The delays became a regular part of the state’s budget management, forcing businesses and charity groups to borrow money, cut jobs and services and take on personal debt.
The unanticipated $1.2 billion increase in tax revenue, dubbed the “April surprise” in Springfield, came from taxpayers selling assets at the end of 2012 before new tax laws took effect. The remainder of the backlog decrease was due to fluctuations throughout the year as some bills are paid and others accumulate, said Brad Hahn, Topinka’s spokesman.
The comptroller’s office addresses the unpaid bills in the order in which they were received. It has the ability, however, to expedite payments to certain agencies under a hardship appeals process.
After the “April surprise,” Topinka’s office prioritized payments to non-profits, particularly agencies that serve the elderly or the disabled. It also prioritized agencies that receive Medicaid dollars, in order to take advantage of federal matching funds.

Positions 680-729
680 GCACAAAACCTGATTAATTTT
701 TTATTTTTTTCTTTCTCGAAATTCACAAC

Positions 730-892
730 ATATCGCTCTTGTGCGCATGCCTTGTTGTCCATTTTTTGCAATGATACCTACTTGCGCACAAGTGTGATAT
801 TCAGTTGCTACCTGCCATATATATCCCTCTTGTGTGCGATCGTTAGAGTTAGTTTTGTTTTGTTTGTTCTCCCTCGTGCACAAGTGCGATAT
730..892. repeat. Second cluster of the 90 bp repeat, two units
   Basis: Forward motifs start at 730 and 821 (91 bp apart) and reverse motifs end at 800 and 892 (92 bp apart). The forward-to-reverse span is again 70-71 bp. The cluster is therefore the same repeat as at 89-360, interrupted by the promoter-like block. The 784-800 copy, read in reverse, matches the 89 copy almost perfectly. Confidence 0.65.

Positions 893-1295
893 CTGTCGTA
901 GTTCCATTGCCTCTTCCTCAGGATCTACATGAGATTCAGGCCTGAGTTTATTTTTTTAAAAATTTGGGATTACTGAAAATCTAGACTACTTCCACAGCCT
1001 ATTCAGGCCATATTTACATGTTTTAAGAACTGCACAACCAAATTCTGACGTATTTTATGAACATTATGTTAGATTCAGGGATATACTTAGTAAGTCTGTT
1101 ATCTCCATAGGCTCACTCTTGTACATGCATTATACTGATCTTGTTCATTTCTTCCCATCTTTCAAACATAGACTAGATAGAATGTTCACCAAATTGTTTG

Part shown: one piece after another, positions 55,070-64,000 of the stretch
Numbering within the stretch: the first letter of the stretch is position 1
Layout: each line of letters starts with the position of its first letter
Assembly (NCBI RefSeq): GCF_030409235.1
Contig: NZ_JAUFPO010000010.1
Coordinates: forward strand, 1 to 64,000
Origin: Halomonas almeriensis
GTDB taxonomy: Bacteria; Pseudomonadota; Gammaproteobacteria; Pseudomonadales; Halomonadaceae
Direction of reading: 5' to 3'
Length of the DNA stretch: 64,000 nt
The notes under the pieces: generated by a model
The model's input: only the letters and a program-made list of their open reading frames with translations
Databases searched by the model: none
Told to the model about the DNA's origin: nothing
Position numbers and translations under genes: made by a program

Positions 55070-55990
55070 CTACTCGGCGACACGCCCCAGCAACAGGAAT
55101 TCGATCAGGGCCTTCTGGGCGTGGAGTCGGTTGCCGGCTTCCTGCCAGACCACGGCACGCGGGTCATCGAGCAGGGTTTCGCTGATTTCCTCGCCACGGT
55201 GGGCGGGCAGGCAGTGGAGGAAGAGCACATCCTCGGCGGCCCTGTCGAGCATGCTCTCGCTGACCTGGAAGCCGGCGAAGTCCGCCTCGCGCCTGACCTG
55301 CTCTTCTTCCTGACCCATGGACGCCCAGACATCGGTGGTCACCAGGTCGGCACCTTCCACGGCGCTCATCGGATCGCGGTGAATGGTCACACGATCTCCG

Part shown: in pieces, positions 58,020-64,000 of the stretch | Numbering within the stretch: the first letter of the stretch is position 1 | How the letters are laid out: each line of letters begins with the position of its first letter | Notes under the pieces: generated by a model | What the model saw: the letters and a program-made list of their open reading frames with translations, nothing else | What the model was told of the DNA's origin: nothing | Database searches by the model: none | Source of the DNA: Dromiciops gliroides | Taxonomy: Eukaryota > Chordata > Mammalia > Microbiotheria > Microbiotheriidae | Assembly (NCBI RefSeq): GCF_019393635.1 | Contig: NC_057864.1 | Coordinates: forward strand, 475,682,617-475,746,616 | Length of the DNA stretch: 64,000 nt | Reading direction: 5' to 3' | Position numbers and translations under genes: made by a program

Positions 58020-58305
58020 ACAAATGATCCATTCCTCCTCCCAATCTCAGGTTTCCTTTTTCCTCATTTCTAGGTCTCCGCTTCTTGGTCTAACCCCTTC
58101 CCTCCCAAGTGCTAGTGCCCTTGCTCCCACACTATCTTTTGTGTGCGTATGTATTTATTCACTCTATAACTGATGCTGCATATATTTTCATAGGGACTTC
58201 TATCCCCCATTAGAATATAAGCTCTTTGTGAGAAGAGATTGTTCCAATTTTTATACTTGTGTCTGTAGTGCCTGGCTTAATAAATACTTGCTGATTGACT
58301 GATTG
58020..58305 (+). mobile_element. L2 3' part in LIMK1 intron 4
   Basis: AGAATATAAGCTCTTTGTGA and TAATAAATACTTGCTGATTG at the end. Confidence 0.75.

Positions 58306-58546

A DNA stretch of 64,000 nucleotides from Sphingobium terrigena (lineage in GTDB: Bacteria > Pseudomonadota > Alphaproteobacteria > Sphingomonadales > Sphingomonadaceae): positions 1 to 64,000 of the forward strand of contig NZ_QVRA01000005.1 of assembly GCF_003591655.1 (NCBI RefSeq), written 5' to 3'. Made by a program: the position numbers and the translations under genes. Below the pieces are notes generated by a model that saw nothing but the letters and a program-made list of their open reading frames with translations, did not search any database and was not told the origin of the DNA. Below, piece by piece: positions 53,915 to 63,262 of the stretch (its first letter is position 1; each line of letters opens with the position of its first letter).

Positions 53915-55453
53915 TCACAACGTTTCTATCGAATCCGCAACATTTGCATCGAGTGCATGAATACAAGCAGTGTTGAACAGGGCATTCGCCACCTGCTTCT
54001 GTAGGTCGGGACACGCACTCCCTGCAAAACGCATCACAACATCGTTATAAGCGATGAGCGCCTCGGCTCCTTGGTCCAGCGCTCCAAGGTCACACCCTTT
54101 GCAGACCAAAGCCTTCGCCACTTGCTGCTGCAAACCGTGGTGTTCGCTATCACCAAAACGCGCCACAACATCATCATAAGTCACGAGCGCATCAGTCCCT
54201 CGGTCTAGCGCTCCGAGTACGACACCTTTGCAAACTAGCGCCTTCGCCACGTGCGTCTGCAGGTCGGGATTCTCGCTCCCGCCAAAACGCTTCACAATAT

But according to Judith Gethner, executive director of the Illinois Partners for Human Services, an umbrella organization for service providers around the state, some agencies haven’t seen a check yet. For some, outstanding payments from the state still go back as far as a year.
Schwick said Lutheran Social Services got about $4 million from the state last month, but it is still owed $8 million. The agency funds everything from foster care to head start programs to drug treatment and elder care.
The lack of state payments has forced the agency to turn away people seeking treatment for drug abuse. It’s also led to layoffs, delayed building repairs, and ended matches to employees’ 401(k) contributions.
“Tens of thousands of dollars come at a time,” Schwick said. “But it’s never anything close to getting the state current with us.”<< previous 1 2 3 next >>